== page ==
Applying a novel microfluidic membrane device to the characterization of biofilm hydraulic resistance


Microfluidics, optical microscopy, biophysics, environmental microbiology


Within modern environmental water treatment systems, such as micro and ultrafiltration membrane filtration, the growth of bacterial biofilm dramatically increases hydraulic resistance, causing severe energy losses. Biofilms are communities of bacteria encased within a self-secreted extracellular matrix (ECM), and it is the composition and microstructure of the ECM that determines biofilm water permeability. To improve water filtration systems, we require a systematic understanding of how ECM hydraulic resistance varies as a function of hydrostatic pressure.
Using a novel microfluidic platform that enables simultaneous monitoring of ECM secretion and hydraulic resistance, you will perform a series of high throughput experiments to reveal the relationship between hydrostatic pressure, biofilm hydraulic resistance, and ECM secretion. Are you a motivated student who wants to work at the interface of biophysics and environmental engineering? Join us!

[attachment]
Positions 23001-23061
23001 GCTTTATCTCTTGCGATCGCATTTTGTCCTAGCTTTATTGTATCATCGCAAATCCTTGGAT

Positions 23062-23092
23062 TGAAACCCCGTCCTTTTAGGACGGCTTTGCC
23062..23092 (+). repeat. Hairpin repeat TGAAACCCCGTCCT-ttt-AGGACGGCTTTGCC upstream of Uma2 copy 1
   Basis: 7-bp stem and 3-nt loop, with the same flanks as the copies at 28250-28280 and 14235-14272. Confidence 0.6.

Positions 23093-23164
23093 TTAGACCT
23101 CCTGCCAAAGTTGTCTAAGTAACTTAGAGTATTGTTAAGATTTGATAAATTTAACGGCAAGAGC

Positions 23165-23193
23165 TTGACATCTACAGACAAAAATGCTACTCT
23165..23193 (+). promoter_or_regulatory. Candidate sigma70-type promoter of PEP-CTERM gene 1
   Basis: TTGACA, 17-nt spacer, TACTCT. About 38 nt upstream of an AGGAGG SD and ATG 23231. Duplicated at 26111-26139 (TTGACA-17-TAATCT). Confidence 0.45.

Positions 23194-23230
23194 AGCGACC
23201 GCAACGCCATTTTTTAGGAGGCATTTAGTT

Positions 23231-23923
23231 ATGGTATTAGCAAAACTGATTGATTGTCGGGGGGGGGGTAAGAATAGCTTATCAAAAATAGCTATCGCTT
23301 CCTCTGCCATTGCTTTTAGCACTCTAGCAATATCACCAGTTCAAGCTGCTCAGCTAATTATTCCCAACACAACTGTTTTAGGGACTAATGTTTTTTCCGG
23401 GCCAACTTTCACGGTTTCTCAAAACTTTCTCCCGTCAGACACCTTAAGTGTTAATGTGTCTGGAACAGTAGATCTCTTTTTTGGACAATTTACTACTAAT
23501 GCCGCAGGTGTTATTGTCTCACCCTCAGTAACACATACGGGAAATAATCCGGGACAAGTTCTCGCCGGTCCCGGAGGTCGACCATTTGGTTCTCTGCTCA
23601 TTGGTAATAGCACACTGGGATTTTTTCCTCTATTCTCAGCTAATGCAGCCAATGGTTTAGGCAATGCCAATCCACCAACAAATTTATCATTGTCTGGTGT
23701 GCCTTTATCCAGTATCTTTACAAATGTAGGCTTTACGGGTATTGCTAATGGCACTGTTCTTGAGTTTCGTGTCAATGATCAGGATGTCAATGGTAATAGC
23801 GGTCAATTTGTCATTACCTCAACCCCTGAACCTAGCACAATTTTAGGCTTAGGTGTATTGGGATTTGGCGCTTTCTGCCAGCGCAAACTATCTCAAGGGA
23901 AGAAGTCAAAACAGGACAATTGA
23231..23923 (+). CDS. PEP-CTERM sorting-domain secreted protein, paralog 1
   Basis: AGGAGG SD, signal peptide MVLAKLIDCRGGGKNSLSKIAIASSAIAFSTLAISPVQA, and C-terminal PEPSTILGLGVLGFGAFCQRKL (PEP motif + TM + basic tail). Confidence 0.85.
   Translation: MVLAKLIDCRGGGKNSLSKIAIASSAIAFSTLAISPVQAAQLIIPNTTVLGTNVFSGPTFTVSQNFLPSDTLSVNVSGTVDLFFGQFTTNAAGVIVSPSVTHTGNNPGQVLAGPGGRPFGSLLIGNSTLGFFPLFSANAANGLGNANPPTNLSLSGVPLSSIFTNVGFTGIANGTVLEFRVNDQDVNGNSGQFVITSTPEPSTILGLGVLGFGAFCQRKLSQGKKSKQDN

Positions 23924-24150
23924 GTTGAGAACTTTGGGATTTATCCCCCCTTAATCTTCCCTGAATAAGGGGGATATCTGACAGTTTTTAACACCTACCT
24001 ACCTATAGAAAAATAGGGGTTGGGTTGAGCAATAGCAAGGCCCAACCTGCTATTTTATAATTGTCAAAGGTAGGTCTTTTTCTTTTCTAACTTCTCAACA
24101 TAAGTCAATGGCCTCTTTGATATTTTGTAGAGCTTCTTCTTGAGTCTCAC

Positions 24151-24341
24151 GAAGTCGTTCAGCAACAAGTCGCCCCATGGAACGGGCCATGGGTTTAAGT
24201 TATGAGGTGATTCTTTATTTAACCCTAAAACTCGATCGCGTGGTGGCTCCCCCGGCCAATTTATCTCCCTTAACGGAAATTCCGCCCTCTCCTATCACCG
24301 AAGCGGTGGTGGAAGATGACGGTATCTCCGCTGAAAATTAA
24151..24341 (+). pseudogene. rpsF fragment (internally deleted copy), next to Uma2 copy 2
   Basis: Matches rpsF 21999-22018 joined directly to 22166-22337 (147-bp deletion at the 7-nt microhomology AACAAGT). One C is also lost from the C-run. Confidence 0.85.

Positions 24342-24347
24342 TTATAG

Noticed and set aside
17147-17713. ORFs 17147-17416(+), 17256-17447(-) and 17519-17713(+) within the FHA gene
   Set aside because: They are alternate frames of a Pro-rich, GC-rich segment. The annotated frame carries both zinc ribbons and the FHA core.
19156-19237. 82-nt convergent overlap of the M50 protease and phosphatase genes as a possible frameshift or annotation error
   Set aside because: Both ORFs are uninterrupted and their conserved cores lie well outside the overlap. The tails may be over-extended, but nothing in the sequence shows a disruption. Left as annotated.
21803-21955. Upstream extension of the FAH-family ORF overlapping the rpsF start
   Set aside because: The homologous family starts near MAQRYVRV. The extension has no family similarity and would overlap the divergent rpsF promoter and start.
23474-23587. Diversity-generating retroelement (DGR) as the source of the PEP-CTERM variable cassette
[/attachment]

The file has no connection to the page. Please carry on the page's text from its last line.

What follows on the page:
Skills you will learn

  • Development, fabrication, and deployment of microfluidic experimental platforms
  • Bacterial culture technique
  • Microscopy (Fluorescence and Confocal)
  • Image analysis (Python)


To perform experiments to compile a dataset of hydraulic resistances and structural properties of bacterial biofilms using a library of biofilm ECM mutants. There is flexibility for the student to suggest complementary experiments using the microfluidic platform.

Project start

01.03.2024 – 30.06.2024


Environmental Microfluidics Laboratory, IfU, D-BAUG (ETH Zurich, Hoenggerberg campus)

Project type

This project can be adapted for Master Thesis or Master Project.

Contact details

Dr. Sam Charlton,

Dr. Eleonora Secchi,